But, that same device can do a bunch of basic test / measure, and it would make a great general purpose instrument too.
    Do not taunt Happy Fun Ball! @opengeekorg ---> Be Excellent To One Another SKYPE = acuity_doug
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  • jmgjmg Posts: 10,083
    edited November 2016 Vote Up0Vote Down
    Rayman wrote: »
    I'm still thinking a shared LUT can be used as I/O interface for cog being programmed.

    The onboard compiler would just not generate any code that writes directly to hub or messes with I/O pins. You'd instead write your request to shared LUT and let conjoined cog do it.
    Maybe some latency, but should be fine for blinking LEDs or whatever...

    That's workable too, but does dictate conjoined pairing.

    A simple Data space limit in HUB, to protect larger CODE areas (become read only) would allow a COG co-processor design that was proven safe.
    It could only write to the exchange area, and never be able to write into what could be HUBEXEC space.

    There could also be compile-time options, that can bound array writes to within array limits, for a very slight speed cost.
    We do this safe-run-time stuff now, in tiny MCUs with Binary-Sized arrays and binary AND or OR .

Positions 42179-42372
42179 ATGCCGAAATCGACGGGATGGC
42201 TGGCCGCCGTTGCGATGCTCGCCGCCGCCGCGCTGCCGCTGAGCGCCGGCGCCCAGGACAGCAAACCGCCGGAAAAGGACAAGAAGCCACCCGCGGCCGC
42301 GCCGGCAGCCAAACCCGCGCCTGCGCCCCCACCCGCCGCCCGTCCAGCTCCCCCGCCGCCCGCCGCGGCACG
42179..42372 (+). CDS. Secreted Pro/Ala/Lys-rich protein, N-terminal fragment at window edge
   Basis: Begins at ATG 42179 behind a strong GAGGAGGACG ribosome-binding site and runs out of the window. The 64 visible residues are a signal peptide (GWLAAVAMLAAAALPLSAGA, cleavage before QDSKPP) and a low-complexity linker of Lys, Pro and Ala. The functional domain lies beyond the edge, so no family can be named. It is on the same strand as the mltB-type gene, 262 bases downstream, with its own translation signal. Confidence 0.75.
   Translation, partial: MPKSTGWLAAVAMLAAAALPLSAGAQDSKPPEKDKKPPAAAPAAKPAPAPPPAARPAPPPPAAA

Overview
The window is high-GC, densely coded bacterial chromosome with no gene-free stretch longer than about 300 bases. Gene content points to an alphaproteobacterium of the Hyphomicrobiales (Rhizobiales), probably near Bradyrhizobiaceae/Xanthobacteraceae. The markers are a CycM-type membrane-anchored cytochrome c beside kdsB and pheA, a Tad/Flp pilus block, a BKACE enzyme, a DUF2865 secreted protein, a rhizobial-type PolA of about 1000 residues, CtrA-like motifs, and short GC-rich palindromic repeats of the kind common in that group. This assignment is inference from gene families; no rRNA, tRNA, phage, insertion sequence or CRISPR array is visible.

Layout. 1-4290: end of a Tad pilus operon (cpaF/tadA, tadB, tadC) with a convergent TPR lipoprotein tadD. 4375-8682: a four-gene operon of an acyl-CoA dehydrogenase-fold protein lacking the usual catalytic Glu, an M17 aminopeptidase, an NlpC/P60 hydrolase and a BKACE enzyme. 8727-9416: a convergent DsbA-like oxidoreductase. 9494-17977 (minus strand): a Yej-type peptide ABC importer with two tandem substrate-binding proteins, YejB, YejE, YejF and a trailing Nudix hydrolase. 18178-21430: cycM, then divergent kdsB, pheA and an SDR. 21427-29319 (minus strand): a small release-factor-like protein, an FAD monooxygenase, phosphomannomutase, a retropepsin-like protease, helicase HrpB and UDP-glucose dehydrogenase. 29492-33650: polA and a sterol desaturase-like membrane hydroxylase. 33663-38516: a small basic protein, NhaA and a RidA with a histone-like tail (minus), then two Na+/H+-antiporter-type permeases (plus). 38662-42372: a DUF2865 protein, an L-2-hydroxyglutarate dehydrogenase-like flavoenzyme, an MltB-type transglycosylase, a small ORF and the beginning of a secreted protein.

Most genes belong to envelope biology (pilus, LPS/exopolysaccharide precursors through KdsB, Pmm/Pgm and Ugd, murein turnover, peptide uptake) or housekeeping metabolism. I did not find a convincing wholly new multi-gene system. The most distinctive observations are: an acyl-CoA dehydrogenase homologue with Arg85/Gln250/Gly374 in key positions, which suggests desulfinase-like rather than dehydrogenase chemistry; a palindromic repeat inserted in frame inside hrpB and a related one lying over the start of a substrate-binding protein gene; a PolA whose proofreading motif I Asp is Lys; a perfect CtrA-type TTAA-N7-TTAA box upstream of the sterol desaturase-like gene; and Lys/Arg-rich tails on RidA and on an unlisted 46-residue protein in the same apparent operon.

• cgracey wrote: »
    So, I've got only two things to complete:

    1) Finish testing new PLL - two days
    2) Change J/K reporting in USB smart pin per Garryl - 15 seconds
    and don't forget

    3) rel9 issues with CALLPA/PB/D and Jxxx/JNxxx instructions

    Melbourne, Australia
  • ozpropdev wrote: »
    cgracey wrote: »
    So, I've got only two things to complete:

    1) Finish testing new PLL - two days
    2) Change J/K reporting in USB smart pin per Garryl - 15 seconds
    and don't forget

    3) rel9 issues with CALLPA/PB/D and Jxxx/JNxxx instructions

    Yes!!!
  • cgraceycgracey Posts: 7,701
    edited November 2016 Vote Up0Vote Down
    ozpropdev wrote: »
    cgracey wrote: »
    So, I've got only two things to complete:

    1) Finish testing new PLL - two days
    2) Change J/K reporting in USB smart pin per Garryl - 15 seconds
    and don't forget

    3) rel9 issues with CALLPA/PB/D and Jxxx/JNxxx instructions

    I found the problem. The early instruction decoding for #rel9 branches was not including CALLPA/CALLPB and JINT..JNQMT in the block of instructions whose S values are sign-extended to 20 bits.

    Are you sure CALLD was having trouble, or was it an assembler issue?
  • cgracey wrote: »
    Are you sure CALLD was having trouble, or was it an assembler issue?
    Chip
    Your post here might help.
    Melbourne, Australia
  • ozpropdev wrote: »
    cgracey wrote: »
    Are you sure CALLD was having trouble, or was it an assembler issue?
    Chip
    Your post here might help.

    I remember that, but I'm wondering if maybe I didn't make a mistake on the assembler, after all, and the problem you were having was really Verilog related.

    Can you tell me if CALLD was, indeed, failing, or was it just CALLPA, CALLPB, and the event jumps?
  • Chip
    In the example below I had to hand encode the CALLD D,#rel9 instruction to get it to work.